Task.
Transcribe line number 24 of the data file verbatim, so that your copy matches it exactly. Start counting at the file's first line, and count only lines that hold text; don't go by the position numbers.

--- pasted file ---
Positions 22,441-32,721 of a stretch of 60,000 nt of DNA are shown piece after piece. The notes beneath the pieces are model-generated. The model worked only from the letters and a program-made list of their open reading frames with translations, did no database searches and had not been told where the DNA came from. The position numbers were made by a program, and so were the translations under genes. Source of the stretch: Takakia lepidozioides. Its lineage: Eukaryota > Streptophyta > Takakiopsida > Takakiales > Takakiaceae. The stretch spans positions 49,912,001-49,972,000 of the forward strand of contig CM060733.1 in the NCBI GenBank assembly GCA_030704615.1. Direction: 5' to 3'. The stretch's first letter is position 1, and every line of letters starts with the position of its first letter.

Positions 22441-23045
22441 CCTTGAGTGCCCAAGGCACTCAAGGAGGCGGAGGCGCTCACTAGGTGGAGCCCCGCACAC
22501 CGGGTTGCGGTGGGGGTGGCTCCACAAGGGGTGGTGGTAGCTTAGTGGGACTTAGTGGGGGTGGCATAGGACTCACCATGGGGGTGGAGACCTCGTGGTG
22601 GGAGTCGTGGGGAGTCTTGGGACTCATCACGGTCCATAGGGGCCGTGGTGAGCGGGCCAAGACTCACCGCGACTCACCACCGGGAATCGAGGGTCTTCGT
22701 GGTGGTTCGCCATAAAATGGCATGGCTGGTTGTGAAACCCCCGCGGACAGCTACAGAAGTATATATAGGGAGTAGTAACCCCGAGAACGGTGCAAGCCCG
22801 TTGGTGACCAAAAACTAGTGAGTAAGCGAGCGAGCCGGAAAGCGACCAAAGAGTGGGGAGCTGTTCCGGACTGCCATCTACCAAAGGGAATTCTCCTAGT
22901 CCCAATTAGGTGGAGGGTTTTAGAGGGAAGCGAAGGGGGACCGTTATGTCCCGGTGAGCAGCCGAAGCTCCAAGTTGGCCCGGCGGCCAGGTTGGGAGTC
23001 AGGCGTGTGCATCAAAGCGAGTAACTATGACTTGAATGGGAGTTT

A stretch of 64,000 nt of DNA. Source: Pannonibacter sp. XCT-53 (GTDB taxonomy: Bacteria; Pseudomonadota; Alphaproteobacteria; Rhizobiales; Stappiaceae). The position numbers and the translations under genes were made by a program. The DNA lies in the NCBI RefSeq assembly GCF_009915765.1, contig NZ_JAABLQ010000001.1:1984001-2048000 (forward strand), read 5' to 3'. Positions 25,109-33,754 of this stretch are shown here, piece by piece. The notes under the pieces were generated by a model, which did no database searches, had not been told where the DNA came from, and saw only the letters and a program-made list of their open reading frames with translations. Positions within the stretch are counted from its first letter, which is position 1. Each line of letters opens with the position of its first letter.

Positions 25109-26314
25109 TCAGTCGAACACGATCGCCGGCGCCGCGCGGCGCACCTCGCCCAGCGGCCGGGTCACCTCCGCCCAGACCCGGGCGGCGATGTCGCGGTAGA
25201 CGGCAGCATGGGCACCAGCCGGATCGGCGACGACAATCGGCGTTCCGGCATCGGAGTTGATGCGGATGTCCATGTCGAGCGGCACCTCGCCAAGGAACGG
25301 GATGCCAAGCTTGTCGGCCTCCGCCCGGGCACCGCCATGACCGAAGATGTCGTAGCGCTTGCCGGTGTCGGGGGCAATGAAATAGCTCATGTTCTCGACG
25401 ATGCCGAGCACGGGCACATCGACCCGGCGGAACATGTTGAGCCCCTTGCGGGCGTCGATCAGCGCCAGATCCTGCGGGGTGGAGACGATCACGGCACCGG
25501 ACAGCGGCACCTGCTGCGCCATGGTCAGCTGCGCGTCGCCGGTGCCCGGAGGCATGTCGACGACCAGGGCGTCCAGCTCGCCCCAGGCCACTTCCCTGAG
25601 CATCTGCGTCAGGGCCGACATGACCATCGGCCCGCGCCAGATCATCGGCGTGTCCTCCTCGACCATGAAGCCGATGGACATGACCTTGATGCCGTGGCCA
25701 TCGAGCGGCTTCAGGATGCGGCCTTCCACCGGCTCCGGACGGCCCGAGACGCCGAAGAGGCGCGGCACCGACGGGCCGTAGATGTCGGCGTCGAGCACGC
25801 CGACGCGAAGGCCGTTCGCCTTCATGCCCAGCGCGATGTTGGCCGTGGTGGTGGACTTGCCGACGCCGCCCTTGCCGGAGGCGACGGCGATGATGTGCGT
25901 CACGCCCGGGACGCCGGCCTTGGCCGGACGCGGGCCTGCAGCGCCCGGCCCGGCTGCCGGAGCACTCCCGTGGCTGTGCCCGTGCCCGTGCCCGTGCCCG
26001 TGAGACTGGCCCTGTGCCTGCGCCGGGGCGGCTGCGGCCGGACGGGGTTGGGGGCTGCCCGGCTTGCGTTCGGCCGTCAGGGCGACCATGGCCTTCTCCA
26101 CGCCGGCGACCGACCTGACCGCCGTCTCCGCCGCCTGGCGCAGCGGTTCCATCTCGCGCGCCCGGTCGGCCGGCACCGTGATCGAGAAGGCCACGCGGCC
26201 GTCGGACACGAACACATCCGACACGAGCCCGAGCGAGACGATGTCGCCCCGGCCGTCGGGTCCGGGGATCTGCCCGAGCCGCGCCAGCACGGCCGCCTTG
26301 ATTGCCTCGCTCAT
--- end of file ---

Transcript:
26301 ATTGCCTCGCTCAT